Louisville Magazine

SEP 2018

Louisville Magazine is Louisville's city magazine, covering Louisville people, lifestyles, politics, sports, restaurants, entertainment and homes. Includes a monthly calendar of events.

Issue link: https://loumag.epubxp.com/i/1019738

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Page 103 of 124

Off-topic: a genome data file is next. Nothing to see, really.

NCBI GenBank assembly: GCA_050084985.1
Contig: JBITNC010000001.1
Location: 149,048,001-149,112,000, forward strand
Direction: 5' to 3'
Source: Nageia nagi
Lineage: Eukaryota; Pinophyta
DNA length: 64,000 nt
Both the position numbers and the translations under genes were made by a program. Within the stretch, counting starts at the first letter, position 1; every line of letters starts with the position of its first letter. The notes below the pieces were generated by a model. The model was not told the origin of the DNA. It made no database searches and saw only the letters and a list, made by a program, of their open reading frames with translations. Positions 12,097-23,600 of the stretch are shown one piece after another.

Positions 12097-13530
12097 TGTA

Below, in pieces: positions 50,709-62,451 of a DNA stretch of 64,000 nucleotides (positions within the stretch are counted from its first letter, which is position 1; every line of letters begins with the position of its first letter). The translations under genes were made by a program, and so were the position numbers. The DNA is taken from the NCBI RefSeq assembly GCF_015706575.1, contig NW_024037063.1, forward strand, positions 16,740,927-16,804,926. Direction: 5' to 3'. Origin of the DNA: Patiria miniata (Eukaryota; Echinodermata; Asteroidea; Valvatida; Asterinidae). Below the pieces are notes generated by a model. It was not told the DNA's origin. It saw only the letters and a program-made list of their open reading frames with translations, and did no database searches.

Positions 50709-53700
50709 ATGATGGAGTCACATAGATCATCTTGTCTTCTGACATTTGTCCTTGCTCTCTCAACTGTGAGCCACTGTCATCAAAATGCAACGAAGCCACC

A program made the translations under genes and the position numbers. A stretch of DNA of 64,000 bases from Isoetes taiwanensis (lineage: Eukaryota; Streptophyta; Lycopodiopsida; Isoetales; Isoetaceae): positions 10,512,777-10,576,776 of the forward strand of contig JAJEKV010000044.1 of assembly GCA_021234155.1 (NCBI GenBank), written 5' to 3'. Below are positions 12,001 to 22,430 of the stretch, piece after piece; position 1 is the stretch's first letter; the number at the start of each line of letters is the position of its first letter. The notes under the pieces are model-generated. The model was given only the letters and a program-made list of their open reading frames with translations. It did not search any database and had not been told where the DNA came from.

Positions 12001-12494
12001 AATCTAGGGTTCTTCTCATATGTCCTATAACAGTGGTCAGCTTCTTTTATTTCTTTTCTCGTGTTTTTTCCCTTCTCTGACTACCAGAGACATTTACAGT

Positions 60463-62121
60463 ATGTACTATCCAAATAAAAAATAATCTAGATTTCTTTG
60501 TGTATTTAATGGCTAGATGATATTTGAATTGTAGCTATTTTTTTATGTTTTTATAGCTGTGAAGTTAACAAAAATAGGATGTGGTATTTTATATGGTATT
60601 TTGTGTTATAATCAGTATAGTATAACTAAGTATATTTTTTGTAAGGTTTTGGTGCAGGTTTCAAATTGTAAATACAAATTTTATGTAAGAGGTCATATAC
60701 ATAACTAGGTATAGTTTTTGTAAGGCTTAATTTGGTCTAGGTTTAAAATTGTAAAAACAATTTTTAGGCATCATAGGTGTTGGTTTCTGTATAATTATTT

LOUISVILLE MAGAZINE 9.18 101 Shands began collecting in the early 1980s when he purchased a sculpture by Kentucky ceramist Wayne Ferguson. In subsequent decades, he and his wife began buying art from all over the world. Shands has continued attending notable exhibits, including the Venice Biennale and Documenta in Kassel, Germany. Shands often discovers works and new artists at such fairs, as well as through exhibitions in major cities. Since Shands' wife died in 2009, he has continued to collect. e 89-year-old plans to give the collection to the Speed Art Museum when he dies. (He declined to disclose its value.) Shands says he is grateful for his opportunities to travel, and that with his foundation he wanted regional artists to have the same chances. "Al was thinking about setting up a foundation," says Great Meadows director Julien Robson. "He said, 'Why don't I have more regional artists in my collection?'" Robson was the Speed Art Museum's first full-time contemporary-art curator, from 2000 to 2008, and he has helped Shands manage his collection for the past six years. Robson says Great Meadows is ultimately interested in "improving the quality of art being made throughout the state." He stresses that the foundation doesn't fund the making of art in any way; instead, it helps artists see great art up close. Robson dedicates considerable time to artists who apply, helps them with their applications. "We want this to be a hands-on, friendly foundation," he says. (Shands and Robson do get outside advisors to review applications and choose grant recipients.) Mary Carothers, a photography professor at U of L who also does installations, traveled to the Norwegian archipelago Svalbard in the Arctic Circle for a four- week artist residency. While there, she thought often about coal and carbon-based fuel as she saw impressions from an abandoned mining community, watched glaciers melting and saw other signs of global warming. She began thinking about what indicators might lie in wait in Kentucky. While she has no concrete plans for artwork related to this trip yet, she says, "It's given me new perspectives on Kentucky. It's allowed me to consider myself more of an international artist more than ever before." For portrait painter Gaela Erwin, a trip to the Venice Biennale led to an encounter with a gondolier named Giovanni, who offered her a ride for a fee that exceeded her budget. He proposed that she draw him in exchange for a ride. e Italian men flirting with her as she worked gave her an idea. "It made me think about the objectification of women," she says. "I thought, Why don't I turn this on its head — quite literally." She has been working on a series of several small portraits: Giovanni, her mechanic, a glass artist. In February and March, Robson brought internationally known curator Dan Cameron to Kentucky to provide feedback to artists. "I had as advanced and as wonky conversations in Lexington and Louisville as I would have had in Vienna or L.A.," says Cameron, who is drafting a proposal for a show based on work he saw in Kentucky. Shands, for his part, is on his way to reach what he calls his "ultimate goal" — to "make Louisville a regional center of visual art" at a time when New York and other major cities are so expensive. Robson says that the smaller cities are becoming more important in the art world than they once were — as long as the artists are making art of quality. "ere is a greater interest in what actually is being produced in regions outside of the so- called centers," Robson says. "Al and I joke about all the new flowerpots, but no one is watering the flowers" — a reference to Great Meadows providing metaphorical nourishment for the region's artists. e artists see it coming. "is is a benchmark in Louisville's art history," Caudill says. "It's going to change everything." — Elizabeth Kramer FORECASTLE IS IN JULY, BUT IS SEPTEMBER FESTIVAL MONTH? In addition to Bourbon & Beyond, Louder an Life gets, well, loud the following weekend at Champions Park, with performances by Nine Inch Nails, Alice in Chains, Godsmack, Deftones, Limp Bizkit, Bush, Billy Idol, GWAR — sorry, the editor of this magazine actually likes those bands and got carried away. STEAM EXCHANGE IS A PROGRAM IN SMOKETOWN THAT INTRODUCES KIDS TO PAINTING, BOOKBINDING, SCREEN- PRINTING, SCULPTURE AND HOW TO BEAUTIFY THE NEIGHBORHOOD WITH MURALS. From left: Dave Caudill at an art park in Brazil; Tiffany Carbonneau in Soweto, South Africa; Gaela Erwin in Venice.

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